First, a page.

Monster tractors pull in a different kind of fan

Event: Instead of farmers, Carroll's annual contest is drawing more devotees of big trucks.

April 26, 1999|By Anne Haddad | Anne Haddad,SUN STAFF

The annual tractor pull used to haul in enough people to clear $10,000 for the Carroll County Agricultural Center.

Farmers and mechanics from Maryland, Virginia and Pennsylvania would attend on the last Sunday in April to see how much weight it took to make a restored Farmall come to a wheel-spinning stop on the red-dirt track.

Now, organizers feel lucky to raise half that much. The tractor pull is no longer the only show in town, and its target audience has changed from farmers to motorheads. The lure for many is not the clanking John Deere, but tractors on steroids.

That's what Erin Dawson, 23, was waiting for yesterday morning at the nonprofit Agricultural Center on Smith Avenue in Westminster, respectfully watching antique tractors from the 1950s and 1960s compete in the traditional events.

"My favorite would be the big trucks," said Dawson, a printing company worker who lives outside Westminster, waiting for the afternoon events -- when the quaint nostalgia of the old John Deere was to give way to the explosive sound of jet-propelled monster tractors spewing columns of thick, black smoke.

The evolution of the tractor pull -- which now has as much to do with farming as the Indy 500 does with car pools -- is an example of how Carroll County is perched on a fence between country and suburb.

The contest's competition ranges from the new chain restaurants proliferating on Route 140 to the Orioles and other metro-area diversions only a 45-minute drive away.

Plenty of grass was showing yesterday, where in the past spectators would cover the green slopes on either side of the track, toting coolers with enough beer to last from 9 a.m. to 5 p.m.

The antique pull is the morning warm-up act -- normal workhorse tractors that farmers use to plow and plant. But most of the crowd did not show up until noon, when the monster competition was to begin.

Proud owners

Rather than watch the antique tractors, Grady Barr of Street in Harford County tended to his equipment -- the machine he calls Penny Pincher, for all the pennies it cost him to build. It has the vague profile of a tractor, but is dominated by three helicopter turbine engines bought for $8,000 each at a government salvage sale.

"They're right out of a helicopter," said Barr, wiping it to a shiny gloss with window cleaner and talking with a passer-by who stopped to gawk. "Just like the helicopter Rambo flew.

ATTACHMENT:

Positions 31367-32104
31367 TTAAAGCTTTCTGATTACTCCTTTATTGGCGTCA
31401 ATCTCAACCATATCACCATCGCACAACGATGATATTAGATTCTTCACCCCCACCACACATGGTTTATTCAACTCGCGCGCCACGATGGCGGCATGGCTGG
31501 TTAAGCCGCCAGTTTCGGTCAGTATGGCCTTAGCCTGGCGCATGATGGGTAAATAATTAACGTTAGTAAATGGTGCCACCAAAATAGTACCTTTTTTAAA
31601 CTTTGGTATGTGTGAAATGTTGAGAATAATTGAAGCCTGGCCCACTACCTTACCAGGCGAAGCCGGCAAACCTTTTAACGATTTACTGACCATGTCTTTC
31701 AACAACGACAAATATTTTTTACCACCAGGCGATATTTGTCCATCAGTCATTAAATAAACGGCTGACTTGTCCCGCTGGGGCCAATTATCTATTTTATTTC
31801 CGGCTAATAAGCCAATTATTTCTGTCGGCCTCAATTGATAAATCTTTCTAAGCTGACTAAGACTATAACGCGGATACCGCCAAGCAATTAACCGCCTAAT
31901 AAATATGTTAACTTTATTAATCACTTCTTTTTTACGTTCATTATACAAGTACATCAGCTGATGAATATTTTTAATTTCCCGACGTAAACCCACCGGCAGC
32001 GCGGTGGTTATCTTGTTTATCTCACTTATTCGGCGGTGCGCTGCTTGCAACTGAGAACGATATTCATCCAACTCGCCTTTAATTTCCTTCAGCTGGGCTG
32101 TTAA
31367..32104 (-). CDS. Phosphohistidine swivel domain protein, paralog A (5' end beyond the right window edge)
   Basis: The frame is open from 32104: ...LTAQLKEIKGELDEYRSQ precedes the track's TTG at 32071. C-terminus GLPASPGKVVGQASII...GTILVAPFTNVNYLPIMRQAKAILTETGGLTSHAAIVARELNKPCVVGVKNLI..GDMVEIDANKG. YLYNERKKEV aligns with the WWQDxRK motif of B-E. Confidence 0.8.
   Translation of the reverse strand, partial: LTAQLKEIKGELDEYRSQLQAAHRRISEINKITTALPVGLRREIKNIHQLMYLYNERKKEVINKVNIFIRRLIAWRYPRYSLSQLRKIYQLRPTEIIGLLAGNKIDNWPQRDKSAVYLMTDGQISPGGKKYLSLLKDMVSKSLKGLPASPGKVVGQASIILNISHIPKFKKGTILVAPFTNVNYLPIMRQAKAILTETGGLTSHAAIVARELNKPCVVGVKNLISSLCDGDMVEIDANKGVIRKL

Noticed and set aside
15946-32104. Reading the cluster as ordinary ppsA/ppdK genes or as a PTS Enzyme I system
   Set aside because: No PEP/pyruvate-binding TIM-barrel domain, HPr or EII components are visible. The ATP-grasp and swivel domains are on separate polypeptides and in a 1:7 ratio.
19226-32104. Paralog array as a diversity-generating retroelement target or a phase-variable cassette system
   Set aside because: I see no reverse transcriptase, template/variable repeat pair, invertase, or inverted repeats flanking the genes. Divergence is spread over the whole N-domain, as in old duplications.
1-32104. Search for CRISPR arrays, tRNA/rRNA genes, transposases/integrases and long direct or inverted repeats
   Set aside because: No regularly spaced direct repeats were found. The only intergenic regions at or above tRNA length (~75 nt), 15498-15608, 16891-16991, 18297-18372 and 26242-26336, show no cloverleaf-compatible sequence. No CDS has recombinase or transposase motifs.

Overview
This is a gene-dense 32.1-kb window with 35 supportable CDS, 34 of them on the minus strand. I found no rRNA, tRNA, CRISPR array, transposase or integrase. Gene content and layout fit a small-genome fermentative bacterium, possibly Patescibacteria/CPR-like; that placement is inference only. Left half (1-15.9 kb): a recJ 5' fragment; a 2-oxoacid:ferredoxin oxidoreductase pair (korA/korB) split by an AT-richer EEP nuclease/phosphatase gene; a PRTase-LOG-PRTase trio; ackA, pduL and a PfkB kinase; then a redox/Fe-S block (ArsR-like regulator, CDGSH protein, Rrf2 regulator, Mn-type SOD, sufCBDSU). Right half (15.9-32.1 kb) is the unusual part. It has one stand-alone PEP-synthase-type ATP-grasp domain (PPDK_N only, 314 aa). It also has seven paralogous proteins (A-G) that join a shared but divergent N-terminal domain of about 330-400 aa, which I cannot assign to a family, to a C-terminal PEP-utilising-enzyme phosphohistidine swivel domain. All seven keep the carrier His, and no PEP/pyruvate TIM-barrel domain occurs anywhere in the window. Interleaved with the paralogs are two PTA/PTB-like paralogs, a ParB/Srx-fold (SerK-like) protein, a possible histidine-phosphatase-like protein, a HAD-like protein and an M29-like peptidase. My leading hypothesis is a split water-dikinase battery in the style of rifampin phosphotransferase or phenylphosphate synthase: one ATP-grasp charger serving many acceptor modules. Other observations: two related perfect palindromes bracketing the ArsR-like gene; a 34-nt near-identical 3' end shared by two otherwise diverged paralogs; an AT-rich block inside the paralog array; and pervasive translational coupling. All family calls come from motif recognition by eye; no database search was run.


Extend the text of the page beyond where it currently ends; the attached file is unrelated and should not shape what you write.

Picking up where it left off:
"They don't do much for me," he said of the antique tractors, with horsepower of 80 to 100 that is dwarfed by the 3,000 horsepower of the machine he built from scratch at an estimated cost of $35,000 -- or, as he painted on the vehicle, "3 million 5 hundred thousand pennies."

Others have put as much as $200,000 into their tractors, much of it underwritten by sponsors.

This sport can't be separated completely from its farm roots, though, and many an attendee looking at one of the antiques could be overheard remembering how it looked just like grandpa's.

The tractor pull is a relatively new sport. It was cheaper for a farmer to get into than stock car racing, which would cost thousands of dollars more, said Allan Muller, a Hampstead welder and one-time farmer whose wife and two sons attend tractor pulls with him.

"You can take a tractor right off the field and compete with it," Muller said.

"I have plowed with this tractor," he said of the family's 1952 Super M Farmall that son Carl, 15, drove yesterday in the antique class.

Muller proudly noted the tractor was made the year he was born. Its red paint restored to a glossy sheen, the vehicle is transported on a trailer bed pulled by the Mullers' pickup truck.

Muller bought the used tractor for about $850, and put $3,000 into it. He couldn't get to the starting gate of a NASCAR race for that little.

How the pull began

The sport grew from the competition and bragging rights inherent in farming, said Paul S. Stull, a Republican state delegate from Frederick County and retired agriculture teacher and school principal. Stull owns the "sled" -- the weight unit that the tractors pull in contests all over the region -- and is one of the founders of tractor-pulling in Maryland.

"It started out 35 years ago out in Ohio and Illinois where there are a lot of tractors and a lot of farmers," Stull said. "They wanted to see which tractor, whether it was a green tractor or a red tractor or an orange tractor, had the most power."

The color of a tractor is a code word for the brand: green is John Deere, red is International and orange is Allis Chalmers. Like Chevys and Fords, each has its devotees.

The first tractor pulls resembled a mechanical arm-wrestling match or tug-of-war: Two tractors would back up to each other and chain their drawbars together. The drawbar is what a farmer might hook to a plow or harrow to do work. The drivers would then start their engines and see which one could pull the other across a center line.

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